Where I am in Wyoming, shade is in short supply. Red boxelder bugs fly against the windows, trying to get in, and small garter snakes sun themselves near the barn. An abrupt transition for me, from backpacking the evergreen-covered Cascade Mountains in Washington with Signal Fire to these arid hills of Wyoming. From carrying 30+ lbs of tent/food/sleeping bag/etc. and sleeping on the ground to the luxurious surroundings of a remote house on a cattle ranch where the nearest town is over 18 miles away. But the backcountry has prepared me for less time on the internet, no cell phone reception, no interaction with anyone other than those who live with me. Reading and hiking or running take up most of the day. I’ve only just started getting back into my writing, but I love the story I’m working on. Natural distractions abound: the cows mooing in the hills, a bobcat walking over a bridge, tubing on the creek, antelope and white-tailed deer leaping across the pasture, hail banging down on the roof, hawks on the wing.
Backpacking with Signal Fire was amazing though—the people, the conversations, the difference in flora and fauna we saw between the North and Middle Cascades. Deep play, learning how to tell between a cedar and a hemlock, how ponderosa pines smell of vanilla, eating huckleberries and elderberries, drinking mugwort tea to help your dreams, eating foraged chanterelles, hearing about everyone’s art practices that ranged from performance and interdisciplinary work to botanical illustration to poetry and sculpture. Learning to make a bear hang, to cook over a tiny propane tank, to dig holes in a forest floor that was mostly made up of moss grown over fallen tree trunks. Reading about the interconnectedness of nature and trophic cascades: salmon with bears and eagles and forests and whales, wolves with deer and elk and aspens. One day, a 12-mile hike to a beautiful turquoise lake and back, several creek crossings along the way that required footlogs and good balance. Mushrooms of all different shapes and colors everywhere. The grouse, the marmots, the trout, the hawks. Time ran both quickly and slowly—quickly when we were trying to get everything done before dark (the tent setup, bear hang, dinner), slowly when it rained or while hiking. I already miss the inspiring artists I was with, and feel so grateful for the guidance and knowledge from Tarp and Blanca—a week felt too short.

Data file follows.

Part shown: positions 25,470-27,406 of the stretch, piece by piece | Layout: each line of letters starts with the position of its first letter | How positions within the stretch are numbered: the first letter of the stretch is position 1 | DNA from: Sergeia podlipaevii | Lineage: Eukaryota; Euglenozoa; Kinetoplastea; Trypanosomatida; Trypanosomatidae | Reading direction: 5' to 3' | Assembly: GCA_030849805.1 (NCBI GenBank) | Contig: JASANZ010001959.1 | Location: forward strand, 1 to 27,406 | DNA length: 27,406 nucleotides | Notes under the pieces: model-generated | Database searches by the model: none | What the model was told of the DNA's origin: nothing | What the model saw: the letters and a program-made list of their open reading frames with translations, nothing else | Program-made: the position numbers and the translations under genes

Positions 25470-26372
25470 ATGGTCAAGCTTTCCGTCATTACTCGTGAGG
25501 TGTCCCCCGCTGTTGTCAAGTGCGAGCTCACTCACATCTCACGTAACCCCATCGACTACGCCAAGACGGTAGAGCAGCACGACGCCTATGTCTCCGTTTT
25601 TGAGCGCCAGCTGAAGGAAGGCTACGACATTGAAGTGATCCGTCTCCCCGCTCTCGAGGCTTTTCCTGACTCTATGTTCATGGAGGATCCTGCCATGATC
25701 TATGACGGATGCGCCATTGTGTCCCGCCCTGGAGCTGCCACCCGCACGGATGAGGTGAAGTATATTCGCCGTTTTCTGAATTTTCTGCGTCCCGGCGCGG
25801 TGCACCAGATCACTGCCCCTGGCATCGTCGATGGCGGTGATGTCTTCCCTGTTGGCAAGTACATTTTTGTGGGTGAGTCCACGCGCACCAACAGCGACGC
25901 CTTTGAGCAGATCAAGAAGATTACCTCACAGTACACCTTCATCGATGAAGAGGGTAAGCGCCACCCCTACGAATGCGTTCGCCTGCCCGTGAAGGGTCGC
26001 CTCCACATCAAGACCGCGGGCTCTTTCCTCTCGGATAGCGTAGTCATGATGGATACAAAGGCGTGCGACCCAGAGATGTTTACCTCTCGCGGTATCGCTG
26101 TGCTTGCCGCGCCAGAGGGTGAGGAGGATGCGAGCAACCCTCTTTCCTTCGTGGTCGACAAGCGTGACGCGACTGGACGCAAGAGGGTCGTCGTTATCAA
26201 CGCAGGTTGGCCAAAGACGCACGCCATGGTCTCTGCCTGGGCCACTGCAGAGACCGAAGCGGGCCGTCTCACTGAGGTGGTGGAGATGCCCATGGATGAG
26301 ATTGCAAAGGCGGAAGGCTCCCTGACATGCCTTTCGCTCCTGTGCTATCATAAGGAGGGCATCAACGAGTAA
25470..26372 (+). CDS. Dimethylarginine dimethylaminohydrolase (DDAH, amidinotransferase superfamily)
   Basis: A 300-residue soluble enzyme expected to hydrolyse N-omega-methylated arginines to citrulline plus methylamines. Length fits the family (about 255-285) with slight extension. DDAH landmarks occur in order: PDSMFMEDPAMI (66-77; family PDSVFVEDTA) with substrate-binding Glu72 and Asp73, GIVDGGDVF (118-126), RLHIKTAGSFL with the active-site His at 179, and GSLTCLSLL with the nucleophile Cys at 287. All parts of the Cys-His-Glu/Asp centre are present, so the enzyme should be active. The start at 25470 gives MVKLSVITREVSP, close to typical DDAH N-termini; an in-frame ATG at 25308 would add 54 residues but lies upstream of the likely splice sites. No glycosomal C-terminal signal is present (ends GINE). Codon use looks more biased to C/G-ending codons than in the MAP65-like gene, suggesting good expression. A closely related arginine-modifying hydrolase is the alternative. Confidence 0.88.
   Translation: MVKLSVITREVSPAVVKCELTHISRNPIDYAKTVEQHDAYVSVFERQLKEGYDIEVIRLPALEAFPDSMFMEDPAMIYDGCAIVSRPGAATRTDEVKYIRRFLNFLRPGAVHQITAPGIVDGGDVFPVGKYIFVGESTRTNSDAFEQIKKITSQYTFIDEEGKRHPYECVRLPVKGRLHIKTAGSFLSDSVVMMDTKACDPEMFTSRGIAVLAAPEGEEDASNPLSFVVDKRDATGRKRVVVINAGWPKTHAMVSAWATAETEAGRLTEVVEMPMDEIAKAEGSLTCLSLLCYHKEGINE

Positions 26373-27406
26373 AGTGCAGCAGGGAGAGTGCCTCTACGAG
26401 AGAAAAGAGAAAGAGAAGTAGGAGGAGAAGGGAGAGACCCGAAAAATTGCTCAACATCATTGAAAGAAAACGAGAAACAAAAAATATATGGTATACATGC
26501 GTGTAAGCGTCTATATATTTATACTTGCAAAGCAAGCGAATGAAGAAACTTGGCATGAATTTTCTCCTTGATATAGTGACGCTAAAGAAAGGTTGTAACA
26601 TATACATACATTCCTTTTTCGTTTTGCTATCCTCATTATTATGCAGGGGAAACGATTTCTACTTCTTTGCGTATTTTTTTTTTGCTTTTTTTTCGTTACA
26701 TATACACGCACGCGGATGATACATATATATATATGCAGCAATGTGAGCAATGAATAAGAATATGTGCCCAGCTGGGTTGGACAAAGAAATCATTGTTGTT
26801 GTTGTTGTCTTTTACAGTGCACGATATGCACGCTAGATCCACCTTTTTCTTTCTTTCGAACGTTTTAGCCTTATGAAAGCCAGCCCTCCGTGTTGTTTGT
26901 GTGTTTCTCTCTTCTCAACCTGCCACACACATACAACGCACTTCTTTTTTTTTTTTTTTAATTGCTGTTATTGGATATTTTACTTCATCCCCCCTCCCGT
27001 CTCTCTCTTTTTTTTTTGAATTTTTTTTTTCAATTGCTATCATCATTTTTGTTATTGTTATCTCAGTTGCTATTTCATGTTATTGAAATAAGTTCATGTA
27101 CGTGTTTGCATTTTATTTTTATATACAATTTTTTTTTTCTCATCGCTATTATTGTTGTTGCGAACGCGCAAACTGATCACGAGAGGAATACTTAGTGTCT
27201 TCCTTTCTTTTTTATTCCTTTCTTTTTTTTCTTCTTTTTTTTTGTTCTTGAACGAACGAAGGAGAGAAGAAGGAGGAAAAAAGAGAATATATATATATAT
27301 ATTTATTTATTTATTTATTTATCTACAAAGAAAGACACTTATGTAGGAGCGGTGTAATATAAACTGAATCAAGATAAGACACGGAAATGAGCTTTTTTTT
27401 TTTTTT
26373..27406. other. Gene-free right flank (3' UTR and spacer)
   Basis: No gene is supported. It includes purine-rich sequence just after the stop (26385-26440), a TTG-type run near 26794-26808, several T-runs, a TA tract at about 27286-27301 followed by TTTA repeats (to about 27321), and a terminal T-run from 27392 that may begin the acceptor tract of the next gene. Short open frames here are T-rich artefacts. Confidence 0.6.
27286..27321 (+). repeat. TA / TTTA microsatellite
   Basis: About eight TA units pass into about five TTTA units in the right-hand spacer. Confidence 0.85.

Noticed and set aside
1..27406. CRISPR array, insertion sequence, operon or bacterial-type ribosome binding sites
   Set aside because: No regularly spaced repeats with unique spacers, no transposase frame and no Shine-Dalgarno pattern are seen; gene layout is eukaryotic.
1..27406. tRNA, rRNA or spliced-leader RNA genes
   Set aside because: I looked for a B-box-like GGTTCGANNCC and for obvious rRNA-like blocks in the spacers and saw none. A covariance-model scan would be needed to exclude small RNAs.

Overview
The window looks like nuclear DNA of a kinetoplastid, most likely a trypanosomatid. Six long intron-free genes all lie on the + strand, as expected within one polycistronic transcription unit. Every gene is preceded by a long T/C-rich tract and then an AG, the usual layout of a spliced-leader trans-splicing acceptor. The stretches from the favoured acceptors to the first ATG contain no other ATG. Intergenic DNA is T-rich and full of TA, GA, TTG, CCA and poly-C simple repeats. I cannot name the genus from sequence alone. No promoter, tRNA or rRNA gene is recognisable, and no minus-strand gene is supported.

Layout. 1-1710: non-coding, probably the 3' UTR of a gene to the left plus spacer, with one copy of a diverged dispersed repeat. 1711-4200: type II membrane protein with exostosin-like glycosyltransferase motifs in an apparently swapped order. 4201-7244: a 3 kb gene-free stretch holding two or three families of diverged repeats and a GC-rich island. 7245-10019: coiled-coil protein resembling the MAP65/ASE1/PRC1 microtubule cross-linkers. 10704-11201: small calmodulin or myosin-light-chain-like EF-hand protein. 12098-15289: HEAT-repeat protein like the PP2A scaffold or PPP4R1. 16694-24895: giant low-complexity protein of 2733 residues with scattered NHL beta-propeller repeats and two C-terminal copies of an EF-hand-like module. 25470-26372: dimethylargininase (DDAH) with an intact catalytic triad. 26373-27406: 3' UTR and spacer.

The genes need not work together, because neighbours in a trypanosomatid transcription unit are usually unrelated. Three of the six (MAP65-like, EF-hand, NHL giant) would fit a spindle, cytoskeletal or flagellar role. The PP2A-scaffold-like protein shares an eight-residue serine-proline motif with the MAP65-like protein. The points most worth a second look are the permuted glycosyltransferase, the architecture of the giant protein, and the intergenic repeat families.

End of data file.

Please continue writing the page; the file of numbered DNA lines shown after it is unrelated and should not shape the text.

Two weeks away from NYC and what a gift it’s been already. So thankful for those at Signal Fire and Jentel, as well as WJ, one of my oldest childhood friends, for hosting, backpacking equipment, and conversation that ranged in topics both large and small.
For anyone in the northern Wyoming area, all the residents will be participating in a free and open to the public event at SAGE Community Arts in Sheridan, Wyoming on October 1st. Come by and hear/see what we’ve been up to!